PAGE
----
Finally, can you see why we Emergence Practitioners have three models of human existence; our model of the mind; our personality theory, and our therapy? Our model of the mind (our consciousness metaphor) uses meta-words to help us to envision what is ordinarily not visual; human consciousness. Our personality theory uses macro-words to describe all of human personality, and these descriptions are the basis for our whole school of therapy. Finally, our therapy is based on using micro-words (words which directly refer to the things we personally can and cannot see.)

What all this means then is that no, Freud's functional system does not directly relate to ours. His is meaning-limited, while our is meaning-unlimited.

[Question 2a] Why do we believe that Freud’s topographical model is still the most accurate? What does his topographical model look like?
[Answer] See the previous answer. Also, at the risk of confusing you, we actually see Pierre Janet's model of the mind as being even more accurate. It's just that very few people have heard of Janet and so, I use Freud's model in hopes I will connect more people to our ideas and also, because many of his ideas were equally brilliant to say the least.

[Question 3] What would the architect's idea of "integral ornamentation" look like if applied to emergence principles? In other words, what concepts would best express this phrase in emergence terms?
[Answer] The best Emergence concept to use would be our idea of "visual threads of similarity." In effect, this idea is what " integral ornamentation" derives from. In other words, integral ornamentation (using visual themes from the building structure as the basis for the ornamentation design) directly mirrors a part of human personality, the part which describes how we organize our minds at the very deepest and most primitive level.

Said in yet one more way, architects at times draw on "visual threads of similarity" between their buildings and the way they trim these buildings. In other words, they use visual threads of similarity to create integral ornamentations.

[Question 4] How does "knowing how our minds develop" protect us from injury?
[Answer] Begin by considering the following two ideas; first, the idea that there is much truth in our belief that babies are quite vulnerable and second, the idea that there is also much truth in our belief that we are considerably less vulnerable in adulthood. What makes these two ideas true?

As babies, we spend most of our time in the only state of consciousness in which we humans can be injured; in a conscious state. As two-to-seven year olds, we spend most of our time in a changing blend of conscious to subconscious, with the subconscious gradually overtaking the conscious. This makes us somewhat less vulnerable to injury. As after-seven year olds then, we become increasingly less vulnerable to injury as we spend more and more time in an unconscious state, the state in which we are most protected from injury.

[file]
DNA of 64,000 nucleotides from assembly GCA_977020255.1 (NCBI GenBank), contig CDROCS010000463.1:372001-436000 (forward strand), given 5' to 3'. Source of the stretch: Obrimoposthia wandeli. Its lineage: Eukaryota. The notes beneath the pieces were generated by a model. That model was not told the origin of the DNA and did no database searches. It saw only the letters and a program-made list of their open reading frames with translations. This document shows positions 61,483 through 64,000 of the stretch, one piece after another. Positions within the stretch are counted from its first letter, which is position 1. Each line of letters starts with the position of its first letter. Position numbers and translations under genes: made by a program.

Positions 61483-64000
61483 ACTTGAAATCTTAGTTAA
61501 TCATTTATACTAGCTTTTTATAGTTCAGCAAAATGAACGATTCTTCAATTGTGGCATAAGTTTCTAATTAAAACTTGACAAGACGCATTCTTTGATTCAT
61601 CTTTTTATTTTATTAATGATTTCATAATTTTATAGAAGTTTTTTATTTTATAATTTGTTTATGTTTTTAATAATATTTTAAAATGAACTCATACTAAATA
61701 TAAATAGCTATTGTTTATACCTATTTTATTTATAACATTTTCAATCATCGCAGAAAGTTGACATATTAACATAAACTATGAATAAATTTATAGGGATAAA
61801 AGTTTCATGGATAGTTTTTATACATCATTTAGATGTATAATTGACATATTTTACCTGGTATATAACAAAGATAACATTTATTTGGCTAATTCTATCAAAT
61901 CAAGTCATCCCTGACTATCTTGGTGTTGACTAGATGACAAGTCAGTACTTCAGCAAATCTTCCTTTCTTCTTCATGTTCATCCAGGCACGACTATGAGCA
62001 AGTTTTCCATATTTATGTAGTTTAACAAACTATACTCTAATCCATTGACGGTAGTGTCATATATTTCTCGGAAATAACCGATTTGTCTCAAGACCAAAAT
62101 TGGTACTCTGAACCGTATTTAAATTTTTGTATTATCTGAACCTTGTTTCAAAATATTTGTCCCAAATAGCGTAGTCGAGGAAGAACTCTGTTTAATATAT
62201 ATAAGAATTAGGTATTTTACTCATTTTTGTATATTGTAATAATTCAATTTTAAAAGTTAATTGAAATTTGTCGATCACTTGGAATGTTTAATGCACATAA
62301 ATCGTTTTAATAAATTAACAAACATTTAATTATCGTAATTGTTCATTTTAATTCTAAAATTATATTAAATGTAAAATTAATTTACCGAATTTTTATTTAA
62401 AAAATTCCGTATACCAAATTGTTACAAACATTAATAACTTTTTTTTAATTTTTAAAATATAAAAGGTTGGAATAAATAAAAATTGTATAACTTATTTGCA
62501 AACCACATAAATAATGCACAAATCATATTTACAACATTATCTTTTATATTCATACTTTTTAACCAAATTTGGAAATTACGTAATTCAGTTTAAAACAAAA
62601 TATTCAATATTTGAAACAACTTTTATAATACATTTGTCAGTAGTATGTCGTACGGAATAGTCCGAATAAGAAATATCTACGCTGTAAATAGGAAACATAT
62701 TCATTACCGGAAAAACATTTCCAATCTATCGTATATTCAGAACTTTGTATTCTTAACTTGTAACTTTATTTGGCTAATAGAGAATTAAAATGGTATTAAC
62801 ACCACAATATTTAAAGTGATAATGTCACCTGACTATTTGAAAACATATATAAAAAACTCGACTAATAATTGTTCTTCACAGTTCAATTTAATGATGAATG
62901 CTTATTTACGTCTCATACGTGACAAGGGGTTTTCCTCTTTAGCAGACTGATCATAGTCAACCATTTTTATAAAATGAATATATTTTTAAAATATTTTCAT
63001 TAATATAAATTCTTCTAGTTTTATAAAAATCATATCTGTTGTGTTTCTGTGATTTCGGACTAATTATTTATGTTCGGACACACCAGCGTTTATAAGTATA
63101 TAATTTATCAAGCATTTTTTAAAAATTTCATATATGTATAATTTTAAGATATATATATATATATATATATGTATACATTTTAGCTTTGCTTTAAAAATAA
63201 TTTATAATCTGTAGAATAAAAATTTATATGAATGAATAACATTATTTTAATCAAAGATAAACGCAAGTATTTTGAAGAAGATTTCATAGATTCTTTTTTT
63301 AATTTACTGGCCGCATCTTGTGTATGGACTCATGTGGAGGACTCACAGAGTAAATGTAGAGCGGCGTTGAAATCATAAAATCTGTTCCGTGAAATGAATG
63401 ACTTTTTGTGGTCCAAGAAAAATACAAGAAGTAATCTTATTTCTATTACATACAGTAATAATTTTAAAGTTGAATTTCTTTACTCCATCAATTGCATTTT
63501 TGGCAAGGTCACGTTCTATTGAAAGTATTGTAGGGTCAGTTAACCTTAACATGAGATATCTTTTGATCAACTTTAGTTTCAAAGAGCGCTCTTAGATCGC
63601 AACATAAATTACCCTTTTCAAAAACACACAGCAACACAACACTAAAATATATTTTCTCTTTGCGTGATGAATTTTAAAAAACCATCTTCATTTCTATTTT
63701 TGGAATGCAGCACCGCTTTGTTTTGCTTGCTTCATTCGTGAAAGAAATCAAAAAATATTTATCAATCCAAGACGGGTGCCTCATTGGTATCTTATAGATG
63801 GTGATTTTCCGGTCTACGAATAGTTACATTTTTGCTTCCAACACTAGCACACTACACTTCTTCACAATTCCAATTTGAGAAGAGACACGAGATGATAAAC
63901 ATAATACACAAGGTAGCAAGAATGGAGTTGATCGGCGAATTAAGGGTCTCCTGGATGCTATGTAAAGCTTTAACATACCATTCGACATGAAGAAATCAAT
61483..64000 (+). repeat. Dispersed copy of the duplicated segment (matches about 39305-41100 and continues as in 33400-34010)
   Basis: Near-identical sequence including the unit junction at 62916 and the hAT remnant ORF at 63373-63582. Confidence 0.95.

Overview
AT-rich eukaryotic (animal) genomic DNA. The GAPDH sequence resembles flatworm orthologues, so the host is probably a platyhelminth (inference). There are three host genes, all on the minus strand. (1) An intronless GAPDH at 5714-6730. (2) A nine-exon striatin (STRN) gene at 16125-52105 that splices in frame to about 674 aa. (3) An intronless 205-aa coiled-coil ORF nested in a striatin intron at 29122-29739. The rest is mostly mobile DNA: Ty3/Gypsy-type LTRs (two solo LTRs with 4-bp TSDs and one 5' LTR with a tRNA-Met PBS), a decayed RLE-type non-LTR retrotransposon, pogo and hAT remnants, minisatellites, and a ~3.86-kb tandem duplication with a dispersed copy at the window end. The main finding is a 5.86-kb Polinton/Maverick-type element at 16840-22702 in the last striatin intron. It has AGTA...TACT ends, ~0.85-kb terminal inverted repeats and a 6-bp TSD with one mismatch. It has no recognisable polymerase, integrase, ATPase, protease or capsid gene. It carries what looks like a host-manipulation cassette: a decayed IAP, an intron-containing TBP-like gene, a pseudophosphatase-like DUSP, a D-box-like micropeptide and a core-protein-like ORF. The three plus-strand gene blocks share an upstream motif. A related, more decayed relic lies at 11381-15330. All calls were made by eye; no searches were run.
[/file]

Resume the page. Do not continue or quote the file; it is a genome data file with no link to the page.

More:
By puberty then, most of us have become somewhat impervious to injury. Why? We spend most of our time in an unconscious state (the state wherein we are protected from injury), a moderate amount of time in a subconscious state (the state wherein we are protected from most injury), and rare moments in a conscious state (the state in which we become vulnerable to injury).

Seeing how our being in these three states of consciousness (being conscious, being subconscious, and being unconscious) affects our vulnerability to injury allows us to better raise children. And to better heal our injuries. In addition, seeing "wounds" as "wounded learning" leads us to even more awareness, by revealing how these states of being affect our abilities to see normal learning, teaching, falling in love and growing as the different faces of "healthy learning."

In the end, we can even feel less guilty about our injuries, if we keep in mind that knowing how states of consciousness affect us, at best, only improves our ability to prevent injury. More over, even if we were able to prevent all of our injuries, there is good reason we should not do this, as it would create a serious, secondary problem. The problem? That before we get injured in any given life area, we have what I call, "naive consciousness" about this area of life, whereas after healing an injury in this life, we have what I call, "tempered consciousness." What am I saying?

Naive consciousness is the state wherein we are conscious but remain vulnerable to injury. In fact, whenever we go into this kind of conscious state, we can not imagine we can be injured. Can you remember ever feeling like this as a child or as a young adult, especially with regard to what our parents considered dangerous situations? Most people feel this way a lot during their youth.